Announcements

How to Enjoy Eating at Restaurants with Your Kids

We recently discussed tips on how to get your kids to try new foods and expand their food horizons. And we hope that’s going well for you.

And now, we pose a different kiddo food challenge that young parents all over the world face: eating out at a restaurant with your children.

It can be tricky. There can be spills, splatters, screaming and many other circumstances that make your meal—and other patrons’ meals—very unpleasant. And you’ll be longing for the pizza delivery option.

But have no fear. It can be done. You just have to be prepared.

Step 1. Make sure the restaurant you’re looking to dine at welcomes children. In larger cities, not all are kid friendly. Then, before you arrive, check to make sure that their menu has kid friendly food.

Step 2. Take baby steps (not literally). If this is your first time eating out with your children, try just one course (skip appetizers, dessert, and after dinner drinks). Gauge your child and how they are doing throughout the meal, and realize when they’ll soon need to leave.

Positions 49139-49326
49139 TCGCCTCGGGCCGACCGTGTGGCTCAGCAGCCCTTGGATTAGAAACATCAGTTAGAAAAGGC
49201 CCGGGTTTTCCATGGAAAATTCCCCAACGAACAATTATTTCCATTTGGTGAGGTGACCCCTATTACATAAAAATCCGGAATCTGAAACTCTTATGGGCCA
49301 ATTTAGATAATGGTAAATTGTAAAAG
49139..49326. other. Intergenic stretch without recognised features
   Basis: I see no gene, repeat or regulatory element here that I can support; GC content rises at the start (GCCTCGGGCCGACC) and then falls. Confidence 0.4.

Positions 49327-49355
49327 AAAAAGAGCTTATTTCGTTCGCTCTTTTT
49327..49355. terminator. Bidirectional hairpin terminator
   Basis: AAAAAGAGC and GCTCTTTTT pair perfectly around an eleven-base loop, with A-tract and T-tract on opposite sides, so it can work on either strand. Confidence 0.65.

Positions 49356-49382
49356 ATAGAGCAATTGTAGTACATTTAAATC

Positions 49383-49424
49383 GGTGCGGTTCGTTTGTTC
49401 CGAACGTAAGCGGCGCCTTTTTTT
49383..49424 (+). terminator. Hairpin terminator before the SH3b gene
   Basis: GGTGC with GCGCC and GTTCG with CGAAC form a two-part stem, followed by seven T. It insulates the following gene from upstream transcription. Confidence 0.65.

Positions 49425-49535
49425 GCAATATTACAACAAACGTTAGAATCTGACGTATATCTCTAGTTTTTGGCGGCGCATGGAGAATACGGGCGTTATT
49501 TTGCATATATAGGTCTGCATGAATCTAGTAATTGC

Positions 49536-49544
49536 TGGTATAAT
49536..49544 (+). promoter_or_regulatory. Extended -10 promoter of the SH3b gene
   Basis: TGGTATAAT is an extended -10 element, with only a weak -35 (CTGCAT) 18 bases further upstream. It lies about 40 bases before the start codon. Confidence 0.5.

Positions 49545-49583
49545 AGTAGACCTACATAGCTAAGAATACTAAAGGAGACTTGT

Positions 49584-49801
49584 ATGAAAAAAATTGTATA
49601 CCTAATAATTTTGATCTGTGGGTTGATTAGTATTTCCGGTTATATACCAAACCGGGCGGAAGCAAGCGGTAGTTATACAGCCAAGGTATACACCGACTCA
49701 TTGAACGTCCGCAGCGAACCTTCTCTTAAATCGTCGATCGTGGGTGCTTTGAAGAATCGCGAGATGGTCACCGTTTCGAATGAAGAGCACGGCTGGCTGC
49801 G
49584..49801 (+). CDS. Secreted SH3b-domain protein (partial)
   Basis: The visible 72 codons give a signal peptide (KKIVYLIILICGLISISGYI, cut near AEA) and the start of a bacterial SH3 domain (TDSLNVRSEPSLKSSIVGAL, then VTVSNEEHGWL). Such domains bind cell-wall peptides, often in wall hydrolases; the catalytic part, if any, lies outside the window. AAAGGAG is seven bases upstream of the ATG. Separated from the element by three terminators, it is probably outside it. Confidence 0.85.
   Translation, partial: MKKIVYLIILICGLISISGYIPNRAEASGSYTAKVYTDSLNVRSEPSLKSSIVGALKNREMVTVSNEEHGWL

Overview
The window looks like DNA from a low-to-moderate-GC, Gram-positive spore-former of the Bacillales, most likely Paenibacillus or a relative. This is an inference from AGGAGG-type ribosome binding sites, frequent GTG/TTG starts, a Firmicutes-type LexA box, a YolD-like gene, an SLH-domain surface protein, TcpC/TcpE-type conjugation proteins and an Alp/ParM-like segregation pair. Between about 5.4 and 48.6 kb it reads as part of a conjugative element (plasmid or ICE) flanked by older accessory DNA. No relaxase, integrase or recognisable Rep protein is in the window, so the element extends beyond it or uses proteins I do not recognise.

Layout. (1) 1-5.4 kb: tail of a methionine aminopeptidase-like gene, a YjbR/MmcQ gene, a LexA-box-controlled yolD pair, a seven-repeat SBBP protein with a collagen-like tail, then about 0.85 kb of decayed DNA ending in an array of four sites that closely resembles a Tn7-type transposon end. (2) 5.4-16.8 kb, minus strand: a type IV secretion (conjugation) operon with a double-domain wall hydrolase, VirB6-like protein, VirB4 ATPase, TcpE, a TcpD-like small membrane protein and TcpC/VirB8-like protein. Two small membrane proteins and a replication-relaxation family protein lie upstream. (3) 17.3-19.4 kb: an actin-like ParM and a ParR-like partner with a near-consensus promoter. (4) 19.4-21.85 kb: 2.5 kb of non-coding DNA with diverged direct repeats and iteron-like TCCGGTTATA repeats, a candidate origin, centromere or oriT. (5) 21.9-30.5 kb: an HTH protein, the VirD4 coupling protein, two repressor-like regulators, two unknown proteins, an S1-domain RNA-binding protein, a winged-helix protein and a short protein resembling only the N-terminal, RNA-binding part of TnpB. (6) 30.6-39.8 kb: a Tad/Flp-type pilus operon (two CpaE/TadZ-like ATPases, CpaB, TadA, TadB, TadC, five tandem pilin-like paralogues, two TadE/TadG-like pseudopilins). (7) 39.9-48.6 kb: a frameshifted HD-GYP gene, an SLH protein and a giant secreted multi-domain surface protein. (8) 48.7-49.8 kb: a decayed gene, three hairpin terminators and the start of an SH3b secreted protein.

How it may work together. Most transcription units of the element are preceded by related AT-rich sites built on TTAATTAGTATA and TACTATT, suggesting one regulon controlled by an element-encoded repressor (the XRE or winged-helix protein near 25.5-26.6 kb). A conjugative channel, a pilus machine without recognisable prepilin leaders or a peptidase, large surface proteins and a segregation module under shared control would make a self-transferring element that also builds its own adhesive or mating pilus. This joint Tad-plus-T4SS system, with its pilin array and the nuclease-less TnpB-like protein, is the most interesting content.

Step 3. Pick a kid friendly time. This may seem obvious, but a tired child is a cranky child. Hit up your restaurant earlier rather than later to ensure that your child won’t be sleepy and grumpy—if a 5 or 5:30 reservation means staying in sync with their usual schedule, it’s worth being there early. Plus, the restaurant will be less busy so you’ll be less likely to disturb others and the wait staff will likely have more patience early on in their evening.

Step 4. Distractions. Small books, crayons and a coloring book or a couple of toys can ease boredom and restlessness. Be sure to pack a few different options. However, we’d advise against noise-making electronics such as iPads, DS games or other tablets, to ensure that your kids aren’t ruining the ambience of the restaurant for other early eaters.

Step 5. Set clear expectations. Be sure that your kids know how to behave in a restaurant. No running, shouting or throwing food should be tolerated. The “they’re just kids” excuse does little for others. They should be able to keep their noise level down, use good manners and eat with utensils.

Step 6. Remember to enjoy the experience. It won’t be long until your kids outgrow the age of having to be explained “proper restaurant behavior.” Embrace this challenge as one of the funny parent milestones you get to endure with your little ones. Don’t get too stressed out about the experience, and try to enjoy this time out with your family.